FRESH Perspective and RAW Conversation - Page 3 of 5 - Vegan Restaurant Owner, Mom & advocate for food education.
My life has whizzed by me yet again. Every week I think I’m going to write something and then before I know it, another month has passed and I find myself up to my elbows in flour and coconut oil and buried in Mommy duties. Here I am at last. Making a bold attempt to squeeze just one more thing in before bedtime; just one more thing before I miss another month … or another year.
Bare with me. I am in the process of re-envisioning what Fresh and Raw is all about and how it should be organized. I wanted to start my victorious re-entry into blogging with an entry about the Cafe. Starting at the beginning with the fleeting dream we only conversed about while sitting in our favorite Vegan restaurant five years ago, to waking up in it – a full fledge operational Cafe, Bakery, and Coffee House. That story will come but I don’t think I’m quite ready to tell it. In the mean time I have found myself in the midst of something so much bigger than I had imagined and It only seems fitting that Fresh and Raw be a bigger presence and change to fit that vision. I know now that it is much more than just a resource. It is the tales of my life, my family, our cafe and my ever evolving love for food. There are all equally important to my life and purpose. And now about our Memorial Day weekend. Better late than never.
You should never ever think you have cooking all figured out because someday you might find yourself in the kitchen soaking almonds for a fresh batch of almond milk, pickling your first jar of cucumbers and making fresh strawberry chia-seed jam.
Or maybe even cooking your way through the pages of your most recent favorite cookbook after you’ve spent a day running around the Children’s Museum of Phoenix and cooking dinner for an 18-month old who never wants to stop eating. I feel like I’m in Julie and Julia and someday I might even go as far as writing Angela Lidow to tell her that her cookbook, Oh She Glows has inspired me. At first I think there is something wrong with me. I have a million things to do and instead of doing them I’ve made another list of food to make. The list still lingers: brew tea for a new batch of kombucha, make chocolate sauce for the ice cream sundaes and raw macaroons for Will’s lunch for the week (as of now his favorite next to grapes). I think someone finally hit the power button.
I know I’m not crazy when I find myself (in my few precious hours of relaxation) sitting with my son at the cafeteria table of the art museum snacking on organic green grapes and an almond butter and fresh apricot-honey jam I made a few days before.
Or when I’m enjoying a portobello burger with a kale hemp-seed pesto and sautéed walla-walla sweet onions; all harvested from our garden the same morning. Or making popsicles on an already too hot summer’s day, out of freshly juiced watermelon and cucumber from our FarmBox and enjoying grilled vegetables in a mango-peach marinade Sean just happened to whip up for our Memorial Day BBQ. No I’m not crazy. My son will grow strong and healthy. My family will be thoughtful and appreciate what the world has to offer us. I enjoy the beauty of my food. It was made by my hands and every bite is nourishing.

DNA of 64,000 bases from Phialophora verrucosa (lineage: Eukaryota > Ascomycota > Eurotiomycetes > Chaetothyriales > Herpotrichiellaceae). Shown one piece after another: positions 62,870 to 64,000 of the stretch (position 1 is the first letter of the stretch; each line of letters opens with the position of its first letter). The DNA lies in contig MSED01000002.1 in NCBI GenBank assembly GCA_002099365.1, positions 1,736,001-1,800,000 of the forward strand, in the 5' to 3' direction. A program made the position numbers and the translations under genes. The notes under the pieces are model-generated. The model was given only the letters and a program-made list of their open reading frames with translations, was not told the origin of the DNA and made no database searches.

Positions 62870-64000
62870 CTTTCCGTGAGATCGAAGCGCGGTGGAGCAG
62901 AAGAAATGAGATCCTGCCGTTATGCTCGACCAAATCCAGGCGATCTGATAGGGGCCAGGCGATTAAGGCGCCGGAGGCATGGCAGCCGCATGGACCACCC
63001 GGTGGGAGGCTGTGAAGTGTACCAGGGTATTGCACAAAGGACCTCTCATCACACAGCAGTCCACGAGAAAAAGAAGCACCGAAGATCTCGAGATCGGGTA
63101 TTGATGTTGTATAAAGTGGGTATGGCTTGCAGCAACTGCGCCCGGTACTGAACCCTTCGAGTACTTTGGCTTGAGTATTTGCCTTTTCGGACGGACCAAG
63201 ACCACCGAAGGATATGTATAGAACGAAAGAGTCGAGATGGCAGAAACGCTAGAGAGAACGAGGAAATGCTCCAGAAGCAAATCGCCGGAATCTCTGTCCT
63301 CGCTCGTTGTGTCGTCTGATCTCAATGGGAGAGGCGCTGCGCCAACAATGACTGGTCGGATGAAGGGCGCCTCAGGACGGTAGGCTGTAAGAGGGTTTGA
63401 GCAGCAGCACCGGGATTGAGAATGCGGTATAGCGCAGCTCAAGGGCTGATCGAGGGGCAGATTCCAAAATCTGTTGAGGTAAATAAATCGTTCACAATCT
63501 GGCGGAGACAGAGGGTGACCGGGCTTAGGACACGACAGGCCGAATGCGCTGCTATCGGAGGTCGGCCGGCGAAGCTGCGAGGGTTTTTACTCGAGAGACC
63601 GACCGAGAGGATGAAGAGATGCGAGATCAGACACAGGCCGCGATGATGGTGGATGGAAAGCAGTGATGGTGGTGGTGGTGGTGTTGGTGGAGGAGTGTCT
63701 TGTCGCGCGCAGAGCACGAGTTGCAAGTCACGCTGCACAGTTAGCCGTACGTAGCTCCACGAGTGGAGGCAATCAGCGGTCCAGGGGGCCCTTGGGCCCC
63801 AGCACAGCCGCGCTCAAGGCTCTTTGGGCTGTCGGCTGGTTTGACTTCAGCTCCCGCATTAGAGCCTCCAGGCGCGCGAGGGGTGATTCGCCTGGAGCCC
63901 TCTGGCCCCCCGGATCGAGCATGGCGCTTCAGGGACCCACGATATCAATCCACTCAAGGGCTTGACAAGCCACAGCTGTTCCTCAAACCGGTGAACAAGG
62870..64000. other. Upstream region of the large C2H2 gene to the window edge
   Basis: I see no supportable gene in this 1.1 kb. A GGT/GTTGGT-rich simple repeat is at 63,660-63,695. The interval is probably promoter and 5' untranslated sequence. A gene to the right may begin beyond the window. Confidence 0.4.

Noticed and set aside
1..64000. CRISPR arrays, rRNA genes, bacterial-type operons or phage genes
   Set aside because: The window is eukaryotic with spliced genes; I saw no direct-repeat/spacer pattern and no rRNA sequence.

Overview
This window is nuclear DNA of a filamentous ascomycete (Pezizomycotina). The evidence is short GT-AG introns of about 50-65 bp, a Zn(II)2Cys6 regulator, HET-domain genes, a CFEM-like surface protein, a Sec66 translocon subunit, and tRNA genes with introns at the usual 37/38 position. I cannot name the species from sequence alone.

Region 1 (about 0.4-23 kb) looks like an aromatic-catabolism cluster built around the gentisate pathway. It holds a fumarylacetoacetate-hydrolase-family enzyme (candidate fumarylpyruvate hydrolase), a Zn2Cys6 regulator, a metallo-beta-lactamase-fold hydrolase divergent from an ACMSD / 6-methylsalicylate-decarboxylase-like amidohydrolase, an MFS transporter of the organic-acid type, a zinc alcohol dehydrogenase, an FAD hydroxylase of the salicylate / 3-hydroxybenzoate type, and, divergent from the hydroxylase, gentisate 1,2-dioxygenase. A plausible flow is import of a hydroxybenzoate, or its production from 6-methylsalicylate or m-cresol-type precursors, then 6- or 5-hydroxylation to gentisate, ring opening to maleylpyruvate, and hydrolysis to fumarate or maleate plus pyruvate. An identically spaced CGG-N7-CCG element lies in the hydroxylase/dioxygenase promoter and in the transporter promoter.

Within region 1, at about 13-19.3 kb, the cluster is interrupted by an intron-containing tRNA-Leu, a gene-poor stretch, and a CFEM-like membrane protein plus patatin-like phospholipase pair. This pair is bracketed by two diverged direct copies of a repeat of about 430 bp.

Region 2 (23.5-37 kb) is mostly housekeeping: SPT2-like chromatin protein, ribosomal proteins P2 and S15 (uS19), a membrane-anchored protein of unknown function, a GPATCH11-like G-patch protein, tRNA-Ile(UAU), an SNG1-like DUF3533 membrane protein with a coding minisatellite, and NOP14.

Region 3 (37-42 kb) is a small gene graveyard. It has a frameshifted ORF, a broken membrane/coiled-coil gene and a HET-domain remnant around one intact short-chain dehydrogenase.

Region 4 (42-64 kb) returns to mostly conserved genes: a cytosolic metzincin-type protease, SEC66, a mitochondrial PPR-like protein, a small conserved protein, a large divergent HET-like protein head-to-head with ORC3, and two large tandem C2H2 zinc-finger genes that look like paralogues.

This last Saturday Sean signed me up for a Level One Barista Course at the International Barista and Coffee Academy.
It was going to be an all day crash course in the history of coffee and how to make and pour a perfect cappuccino. With our restaurant slowly becoming reality we knew it was time to jump into action. We wanted to take our food seriously, and as much as coffee is not the focus of our restaurant, we still wanted to take it seriously; to appeal to a crowd of coffee drinkers that like coffee for coffee. No fancy latte talk here, just a warm drink appreciated for its bitter qualities with people who know what they are talking about when it comes to a good cup of coffee.
I was very excited because I love having the opportunity to learn anything and everything I can about food, but I was also a little nervous because it would be my first full day away from the baby. Will was still protesting the bottle, sometimes liked the sippy cup and just recently took a liking to drinking like a cat from a regular cup. All Mom anxiety aside, I knew he and Dad would have some good bonding time and there was a small part of me that just needed a break after four and half months of being inseparable.
I arrived on Saturday morning at Espresso Italia, an old historical building located next door to Four Peaks Brewing Company. On the inside was a warehouse divided in two. One side was packed with coffee machines and equipment for purchase, coffee beans and a giant roasting machine. On the other an office and classroom with gleaming operational coffee machines, a television and six small red desks. There were supposed to be three of us that day, but one no-showed and the other cancelled, leaving me the only student of the day (which I think was to my advantage in the end because I got more practice time and time with the instructor).